With 500-channel interactive media networks and an "electronic superhighway" on the horizon, an issue in television historiography is the relevance of TV's two-network early period. While quite different in approach, the works of William Boddy and Lynn Spigel both attempt to retrace the origins of the medium in the context of its recent upheaval. Spigel's is the more stimulating of the two books. Yet each makes an impressive case for why TV's Golden Age will remain meaningful, regardless of where the "electronic superhighway" may lead.
The authors' differing approaches are illustrated in each book's opening pages, where attention is given to whether economic and political factors were the true determinants of TV's early development. Boddy embraces the traditional economic-political parameters and thus offers a traditional interpretation. In contrast, Spigel questions "economic and political causes" and argues that it was what occurred at the receiving end, in "the home," that shaped "television's cultural form."
By examining the origins of TV from the perspective of audience effects, Spigel, an assistant professor at the School of Cinema-TV at the University of Southern California, provides numerous original and thought-provoking insights. Her major achievement is in situating television in the progression of events that advanced the so-called "cult of domesticity," which accompanied the industrial revolution and began to flourish in the United States after the turn of the century. She gives substantial attention to Hollywood's shift from theaters to in-home television distribution and the effect this had on Americans. What she refers to as the "home theater"--television-substituted "for traditional forms of community life and social relations."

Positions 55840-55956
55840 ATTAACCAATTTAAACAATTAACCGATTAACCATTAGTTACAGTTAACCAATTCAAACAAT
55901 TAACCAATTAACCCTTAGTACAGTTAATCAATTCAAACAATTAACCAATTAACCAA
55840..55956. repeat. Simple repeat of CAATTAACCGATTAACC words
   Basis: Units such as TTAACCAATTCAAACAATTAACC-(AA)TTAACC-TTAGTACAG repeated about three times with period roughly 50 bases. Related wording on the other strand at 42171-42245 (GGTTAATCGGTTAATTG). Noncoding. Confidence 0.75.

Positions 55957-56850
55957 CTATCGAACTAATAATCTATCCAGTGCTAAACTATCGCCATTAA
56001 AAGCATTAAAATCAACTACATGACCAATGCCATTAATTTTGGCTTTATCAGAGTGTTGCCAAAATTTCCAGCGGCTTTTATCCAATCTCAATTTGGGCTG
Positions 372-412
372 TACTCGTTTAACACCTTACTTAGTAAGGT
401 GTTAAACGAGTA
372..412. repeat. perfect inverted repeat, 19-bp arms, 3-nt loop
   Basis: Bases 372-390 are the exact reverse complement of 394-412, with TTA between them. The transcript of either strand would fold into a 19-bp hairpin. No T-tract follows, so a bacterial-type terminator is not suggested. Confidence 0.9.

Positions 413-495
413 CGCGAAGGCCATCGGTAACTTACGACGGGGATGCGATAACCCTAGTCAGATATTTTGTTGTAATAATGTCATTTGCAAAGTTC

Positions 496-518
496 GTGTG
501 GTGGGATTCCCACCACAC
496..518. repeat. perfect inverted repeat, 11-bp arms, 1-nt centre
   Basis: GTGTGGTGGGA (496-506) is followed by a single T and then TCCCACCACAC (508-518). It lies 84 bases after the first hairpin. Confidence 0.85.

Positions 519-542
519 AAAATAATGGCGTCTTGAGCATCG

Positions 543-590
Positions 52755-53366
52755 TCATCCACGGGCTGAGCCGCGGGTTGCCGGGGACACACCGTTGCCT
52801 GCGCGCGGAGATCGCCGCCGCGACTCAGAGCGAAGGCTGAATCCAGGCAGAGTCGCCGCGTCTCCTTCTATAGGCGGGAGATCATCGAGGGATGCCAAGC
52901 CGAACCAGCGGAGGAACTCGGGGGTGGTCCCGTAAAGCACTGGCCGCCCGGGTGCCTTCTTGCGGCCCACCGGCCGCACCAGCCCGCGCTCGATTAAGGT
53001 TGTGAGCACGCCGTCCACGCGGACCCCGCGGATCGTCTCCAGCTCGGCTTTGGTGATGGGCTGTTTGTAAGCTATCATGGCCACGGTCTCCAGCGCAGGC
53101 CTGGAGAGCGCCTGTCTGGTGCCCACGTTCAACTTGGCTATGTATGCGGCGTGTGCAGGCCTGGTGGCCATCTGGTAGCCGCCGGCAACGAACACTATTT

After describing at length specific episodes of popular situation comedies, including about ten episodes of "I Love Lucy," Spigel maintains the "early sitcoms typically depicted the family as a theater troupe rather than as a 'real family.'"
A particular benefit of Spigel's work is her broad source work. In addition to reviewing scores of TV broadcasts, she conducted a content analysis of "home" and "women's" magazines published between 1948 and 1955. After examining the ads of television set manufacturers in these magazines, she finds striking similarities between the early promotional ploys and those today used by entrepreneurs in boosting the acceptance of cable TV and video technology. In the 1950s, people were encouraged to purchase TVs because these devices "solve[d] social problems" and "replace[d] the doldrums of everyday life with thrilling...spectacles." That these strategies continued in the 1990s may signal an extension of the cult of domesticity. …